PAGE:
Autumn Callahan (Sidney Flanigan) is a seventeen-year-old from a small town in Pennsylvania. She lives with her mother and siblings. She also lives with her stepfather who is a negative influence. She is still at school and works at a grocery store with her cousin Skylar (Talia Ryder).
Autumn goes to a crisis pregnancy center. She is surprised to discover she is as much as ten weeks pregnant. She doesn’t want a child. According to Pennsylvania law she is unable to have an abortion as a minor unless she has parental permission. She pursues other options until she and Skylar work out a way to travel to New York City. Once there, Autumn visits a Planned Parenthood clinic and has to decide how to proceed once she discovers the information she received at crisis pregnancy center was incomplete
NEVER RARELY SOMETIMES ALWAYS is a quiet film that uses an observational style to put us right at the side of the protagonist. Autumn comes from a family and a community where people are supposed to accept their circumstances. She never explains what she is going through to anyone. Her fears and other emotions are hers alone. Not even Skyler, who she is closest to, is privy to her complete story. Sharing and self-expression are not part of this picture. Her mother isn’t the person she is going to lean on. There’s something about the stepfather that makes it clear that her mother will let things slide and make do. Autumn sees her situation as a problem that needs resolving and, in her 17-year-old way, she sets about doing that.
New York City is very different to Autumn and Skylar’s hometown. Getting out of there suits them both, but Autumn needs to be focussed on following through with her plan because she can’t envision the alternative as a future for her. Skylar’s attention is partly taken up by a young man called Jasper (Théodore Pellerin) , whom they meet on the bus. He is a student, who has a band and gives Skylar his number.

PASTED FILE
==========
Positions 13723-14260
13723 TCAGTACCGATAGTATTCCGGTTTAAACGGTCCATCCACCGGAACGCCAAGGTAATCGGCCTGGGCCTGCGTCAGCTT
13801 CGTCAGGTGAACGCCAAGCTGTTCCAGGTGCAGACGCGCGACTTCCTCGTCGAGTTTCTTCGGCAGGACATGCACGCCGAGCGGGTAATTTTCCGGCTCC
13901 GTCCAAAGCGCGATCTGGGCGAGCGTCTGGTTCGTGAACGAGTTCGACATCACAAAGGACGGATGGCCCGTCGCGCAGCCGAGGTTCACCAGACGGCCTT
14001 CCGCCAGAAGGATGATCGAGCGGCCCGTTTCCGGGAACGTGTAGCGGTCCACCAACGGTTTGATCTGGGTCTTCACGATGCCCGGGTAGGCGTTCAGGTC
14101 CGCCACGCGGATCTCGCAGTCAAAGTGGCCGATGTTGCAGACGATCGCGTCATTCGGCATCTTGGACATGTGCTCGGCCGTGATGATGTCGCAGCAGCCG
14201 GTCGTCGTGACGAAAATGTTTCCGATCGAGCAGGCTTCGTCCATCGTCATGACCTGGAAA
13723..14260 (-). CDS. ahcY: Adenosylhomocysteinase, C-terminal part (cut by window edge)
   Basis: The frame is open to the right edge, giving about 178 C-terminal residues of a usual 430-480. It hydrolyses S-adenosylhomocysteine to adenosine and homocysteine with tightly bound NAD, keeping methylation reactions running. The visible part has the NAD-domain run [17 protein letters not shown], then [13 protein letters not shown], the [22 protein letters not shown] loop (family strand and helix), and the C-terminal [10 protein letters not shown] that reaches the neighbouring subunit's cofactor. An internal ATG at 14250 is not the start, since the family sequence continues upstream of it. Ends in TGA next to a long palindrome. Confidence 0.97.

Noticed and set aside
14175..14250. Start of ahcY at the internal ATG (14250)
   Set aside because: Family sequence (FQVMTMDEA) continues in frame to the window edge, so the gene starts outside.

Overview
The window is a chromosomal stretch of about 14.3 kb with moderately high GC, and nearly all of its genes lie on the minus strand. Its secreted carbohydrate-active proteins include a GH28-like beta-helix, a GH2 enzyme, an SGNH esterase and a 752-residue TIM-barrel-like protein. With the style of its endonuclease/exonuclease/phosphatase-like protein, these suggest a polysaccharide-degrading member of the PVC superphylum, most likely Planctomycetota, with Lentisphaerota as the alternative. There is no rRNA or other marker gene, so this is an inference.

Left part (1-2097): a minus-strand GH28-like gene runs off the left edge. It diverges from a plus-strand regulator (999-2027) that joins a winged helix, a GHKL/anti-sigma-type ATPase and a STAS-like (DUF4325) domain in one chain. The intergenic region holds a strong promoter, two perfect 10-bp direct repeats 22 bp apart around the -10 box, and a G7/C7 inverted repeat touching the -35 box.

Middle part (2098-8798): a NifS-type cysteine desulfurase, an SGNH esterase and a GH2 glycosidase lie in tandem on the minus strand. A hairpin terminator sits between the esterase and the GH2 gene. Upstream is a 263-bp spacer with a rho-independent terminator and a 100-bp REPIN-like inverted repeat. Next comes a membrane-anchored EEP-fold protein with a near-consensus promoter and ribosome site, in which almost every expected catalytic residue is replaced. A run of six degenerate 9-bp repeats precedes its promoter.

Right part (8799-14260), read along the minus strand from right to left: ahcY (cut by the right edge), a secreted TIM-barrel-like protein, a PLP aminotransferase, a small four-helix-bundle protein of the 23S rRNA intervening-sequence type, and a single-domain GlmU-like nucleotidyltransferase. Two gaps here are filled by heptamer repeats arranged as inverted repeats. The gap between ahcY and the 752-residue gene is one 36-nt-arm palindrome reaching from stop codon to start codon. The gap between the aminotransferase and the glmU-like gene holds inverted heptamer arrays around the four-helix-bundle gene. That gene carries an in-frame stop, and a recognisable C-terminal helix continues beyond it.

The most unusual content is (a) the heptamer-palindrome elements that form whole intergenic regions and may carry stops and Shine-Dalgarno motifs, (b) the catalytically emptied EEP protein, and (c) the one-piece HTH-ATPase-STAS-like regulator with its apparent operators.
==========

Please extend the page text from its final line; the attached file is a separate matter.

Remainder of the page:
The events that unfold in this film are in one way, quite straightforward. Autumn has to deal with a large challenge and we follow that journey. Writer-director Eliza Hittman has chosen to intertwine many small details throughout the film that speak of larger issues. The behaviour of men and boys towards these young women is, for the most part, negative. They don’t have a lot of power and there’s always someone attempting something sexual. This they hate, but live with, because it is the world they have lived in their entire lives.
The same goes for the parts of the health system that Autumn encounters. Not all the people involved in the process of getting an abortion have the woman’s needs in mind. Anti-abortion campaigning has made the process a series of obstacles that women have to traverse. Autumn is forced to go through all of this because of her age, but also because she is undereducated and poor. Hittman is not overt in saying any of this, but as we follow Autumn it is very likely you will be on her side. Ultimately, this movie clearly advocates for Autumn’s choices and the choices of all women dealing with the American health system. This is not a film made for those who are anti-abortion.
NEVER RARELY SOMETIMES ALWAYS seems to have a terrible title if you have never dealt with what are responses for a certain type of multiple-choice questionnaire. Hittman makes it obvious why this is the title in a powerful scene in the last section of the film. Sidney Flanigan performs Autumn with sustained excellence. The character is submerged and not even known to herself, but the actor, the director and cinematographer Hélène Louvart shows us someone who resonates and whom we will recognise.
NEVER RARELY SOMETIMES ALWAYS is an everyday story told in a powerful way, Sidney Flanigan’s performance of this overwhelmed young woman is the compelling centre of this uncompromising drama. She and Talia Ryder create characters who have little, but are sustained by their friendship and youthful hope.
Running time: 101 minutes. Rating: 8/10